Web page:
Todd McLellan didn’t know Rogers Place as well as he thought he did.
Having been the Edmonton Oilers’ coach when the franchise’s new arena — a shimmering silver venue that rises from the north end of the Edmonton skyline — opened in 2016, he was the first man to patrol the home bench. He was the first man asked to step down from that post.
For the first time since being fired by the Oilers last November, McLellan returned to the building Saturday morning donning shades of black and silver for his Kings coaching debut. When he arrived, he didn’t know how to get in.
“I’ve never been in the visitor’s locker room here,” he laughed. “I don’t know where to go in a building I should be familiar with.”
Chalk it up as a side effect to the NHL’s coaching carousel, which this offseason concluded with the Kings and Ducks hiring coaches with much in common.
New Ducks coach Dallas Eakins’ last NHL job was also in Edmonton, where the pressure to win is as ever-present as the brisk Alberta breeze. He too was fired in the middle of a season.
As the new Southland counterparts take charge of Kings and Ducks franchises stuck in similar rebuilds, both men are trying to overcome their eerily similar pasts. Time and distance have eased the sting of their failed tenures in Edmonton. But the memory of their disappointments lingers.
The carrot sticks offered the first clue.
It was the first day of Eakins’ first Oilers training camp in 2013. When reporters showed up, they noticed an immediate difference. Usually, the team set out coffee and donuts in the media work area. This time, the food table was filled with fruit, yogurt and plenty of carrot sticks.
It’s unclear if the gesture was a jab or a joke. Either way, it made the juxtaposition clear. Eakins, an eastern Canadian raised in the province of Ontario and coming to Edmonton from a minor-league job in Toronto, was implementing a different philosophy. A first-time NHL coach, he focused on nutrition and conditioning, trying to emphasize the future of a franchise protective of its five-time Stanley Cup-winning past. The table of vegetables became a foreboding metaphor.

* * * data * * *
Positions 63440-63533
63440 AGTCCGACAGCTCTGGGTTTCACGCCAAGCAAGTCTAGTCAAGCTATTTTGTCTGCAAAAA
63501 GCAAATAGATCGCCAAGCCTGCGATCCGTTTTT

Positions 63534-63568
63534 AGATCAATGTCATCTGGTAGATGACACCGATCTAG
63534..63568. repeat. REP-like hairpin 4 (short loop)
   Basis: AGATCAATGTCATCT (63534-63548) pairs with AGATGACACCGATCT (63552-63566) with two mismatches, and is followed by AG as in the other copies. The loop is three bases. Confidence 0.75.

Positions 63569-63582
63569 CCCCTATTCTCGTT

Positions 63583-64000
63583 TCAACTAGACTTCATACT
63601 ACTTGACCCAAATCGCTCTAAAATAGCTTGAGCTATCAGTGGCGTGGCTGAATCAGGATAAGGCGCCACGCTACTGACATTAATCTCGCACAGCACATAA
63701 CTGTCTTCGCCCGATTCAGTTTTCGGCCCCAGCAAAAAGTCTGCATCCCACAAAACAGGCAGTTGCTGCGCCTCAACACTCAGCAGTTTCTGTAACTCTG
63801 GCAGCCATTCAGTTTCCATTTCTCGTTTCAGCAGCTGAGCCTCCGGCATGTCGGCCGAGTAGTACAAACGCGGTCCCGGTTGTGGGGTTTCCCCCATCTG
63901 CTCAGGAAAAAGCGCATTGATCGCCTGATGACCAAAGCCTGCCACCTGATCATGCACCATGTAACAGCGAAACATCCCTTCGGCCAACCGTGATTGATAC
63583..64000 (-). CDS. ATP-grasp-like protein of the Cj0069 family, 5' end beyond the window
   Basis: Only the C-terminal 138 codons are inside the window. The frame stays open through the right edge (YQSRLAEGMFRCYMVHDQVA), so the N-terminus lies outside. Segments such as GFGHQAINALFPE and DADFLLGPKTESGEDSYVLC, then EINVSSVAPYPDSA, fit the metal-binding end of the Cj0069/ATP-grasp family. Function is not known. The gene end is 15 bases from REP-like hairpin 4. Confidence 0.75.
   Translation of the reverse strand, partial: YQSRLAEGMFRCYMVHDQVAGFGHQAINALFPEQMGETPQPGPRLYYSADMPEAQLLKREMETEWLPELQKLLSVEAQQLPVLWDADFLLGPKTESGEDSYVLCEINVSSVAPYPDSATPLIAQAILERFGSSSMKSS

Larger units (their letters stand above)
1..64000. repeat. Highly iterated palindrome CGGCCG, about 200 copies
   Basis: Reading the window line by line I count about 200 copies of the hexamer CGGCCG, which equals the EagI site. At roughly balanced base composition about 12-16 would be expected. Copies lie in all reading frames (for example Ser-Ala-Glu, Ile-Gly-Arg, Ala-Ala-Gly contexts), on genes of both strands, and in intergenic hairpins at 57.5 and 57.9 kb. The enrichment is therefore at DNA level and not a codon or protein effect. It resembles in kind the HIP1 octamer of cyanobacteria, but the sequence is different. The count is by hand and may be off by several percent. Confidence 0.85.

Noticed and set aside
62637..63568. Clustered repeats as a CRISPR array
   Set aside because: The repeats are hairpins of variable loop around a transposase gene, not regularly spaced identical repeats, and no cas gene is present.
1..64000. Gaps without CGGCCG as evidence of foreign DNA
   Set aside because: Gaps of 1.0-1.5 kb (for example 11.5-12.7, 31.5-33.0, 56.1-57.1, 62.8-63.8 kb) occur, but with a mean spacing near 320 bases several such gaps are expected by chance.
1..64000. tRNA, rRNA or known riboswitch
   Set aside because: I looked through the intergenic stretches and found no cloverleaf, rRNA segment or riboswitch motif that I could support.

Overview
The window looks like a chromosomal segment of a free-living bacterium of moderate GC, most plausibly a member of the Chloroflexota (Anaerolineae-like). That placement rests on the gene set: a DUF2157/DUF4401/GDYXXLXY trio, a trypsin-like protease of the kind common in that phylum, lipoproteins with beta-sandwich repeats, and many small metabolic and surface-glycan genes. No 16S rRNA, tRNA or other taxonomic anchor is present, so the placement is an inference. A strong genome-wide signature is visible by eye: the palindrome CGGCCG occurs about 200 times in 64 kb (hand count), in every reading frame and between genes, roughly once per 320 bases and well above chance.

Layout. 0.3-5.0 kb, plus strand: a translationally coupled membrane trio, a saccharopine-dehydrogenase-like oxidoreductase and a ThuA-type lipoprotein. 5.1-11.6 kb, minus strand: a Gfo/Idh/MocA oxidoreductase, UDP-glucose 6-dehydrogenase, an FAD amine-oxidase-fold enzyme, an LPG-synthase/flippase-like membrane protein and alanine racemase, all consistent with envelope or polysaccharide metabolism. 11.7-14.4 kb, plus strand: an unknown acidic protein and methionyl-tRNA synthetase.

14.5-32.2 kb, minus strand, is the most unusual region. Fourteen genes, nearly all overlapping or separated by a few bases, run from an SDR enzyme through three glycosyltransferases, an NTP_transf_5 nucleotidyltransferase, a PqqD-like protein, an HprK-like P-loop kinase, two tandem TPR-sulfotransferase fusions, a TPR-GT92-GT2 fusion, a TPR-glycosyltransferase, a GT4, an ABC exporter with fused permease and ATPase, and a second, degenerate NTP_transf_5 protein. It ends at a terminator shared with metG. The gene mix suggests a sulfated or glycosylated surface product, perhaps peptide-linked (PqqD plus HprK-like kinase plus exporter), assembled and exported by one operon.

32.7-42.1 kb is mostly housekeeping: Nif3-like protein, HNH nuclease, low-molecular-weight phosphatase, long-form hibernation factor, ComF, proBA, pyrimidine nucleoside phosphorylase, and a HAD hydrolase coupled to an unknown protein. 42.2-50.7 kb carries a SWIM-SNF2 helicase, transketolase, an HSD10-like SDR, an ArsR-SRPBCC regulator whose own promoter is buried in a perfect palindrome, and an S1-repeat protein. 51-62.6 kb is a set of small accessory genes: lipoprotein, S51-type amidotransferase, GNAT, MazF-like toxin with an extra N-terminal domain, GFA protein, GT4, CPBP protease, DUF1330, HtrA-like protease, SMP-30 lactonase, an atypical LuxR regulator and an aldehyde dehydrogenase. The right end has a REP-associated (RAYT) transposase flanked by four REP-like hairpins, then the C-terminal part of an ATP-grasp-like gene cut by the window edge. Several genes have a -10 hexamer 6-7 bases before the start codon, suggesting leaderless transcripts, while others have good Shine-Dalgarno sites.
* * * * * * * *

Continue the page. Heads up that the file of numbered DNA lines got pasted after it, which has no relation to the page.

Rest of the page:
When veteran Oilers forward Ryan Smyth was asked about the food selection that day, he laughed, shook his head, and turned toward long-time Edmonton Sun sports columnist Terry Jones.
“What do you think Terry?” Smyth asked.
Jones’ reply: “He better win.”
Despite his attempted culture change, Eakins’ debut 2013-14 season quickly went off the rails. The Oilers suffered losing streaks of at least five games in October, November, December and January. With 67 points, they finished a distant last in the Western Conference.
A grimmer vignette summed up the year: During a 6-0 home loss to the St. Louis Blues in mid-December, a fan threw his Oilers jersey on the ice. By the end of the campaign, entire factions of the community had turned on Eakins.
Amid a 7-19-5 start in 2014-15, Eakins was fired after 18 turbulent months on the job.
“He was just the wrong guy, in the wrong place, making the wrong decisions,” Jones said. “It came to the point where there was no choice. He had to go.”
Eakins landed on his feet that offseason in San Diego as the coach of the Ducks’ minor-league affiliate, the start of a fruitful four-year tenure with the Gulls that led to his hiring as the Ducks’ NHL coach this summer.
“It’s so far gone now,” Eakins said of his time in Edmonton, “that I actually look at it and kind of shake my head and laugh. It’s just like, ‘I’m not sure what you were thinking on that one.’ You fail forward, man.”
The headlines sometimes caught McLellan off guard.
A native of western Canada coming off a successful seven-year run with the San Jose Sharks, McLellan mostly knew what to expect from Edmonton’s hockey-crazed market when the Oilers hired him in the summer of 2015.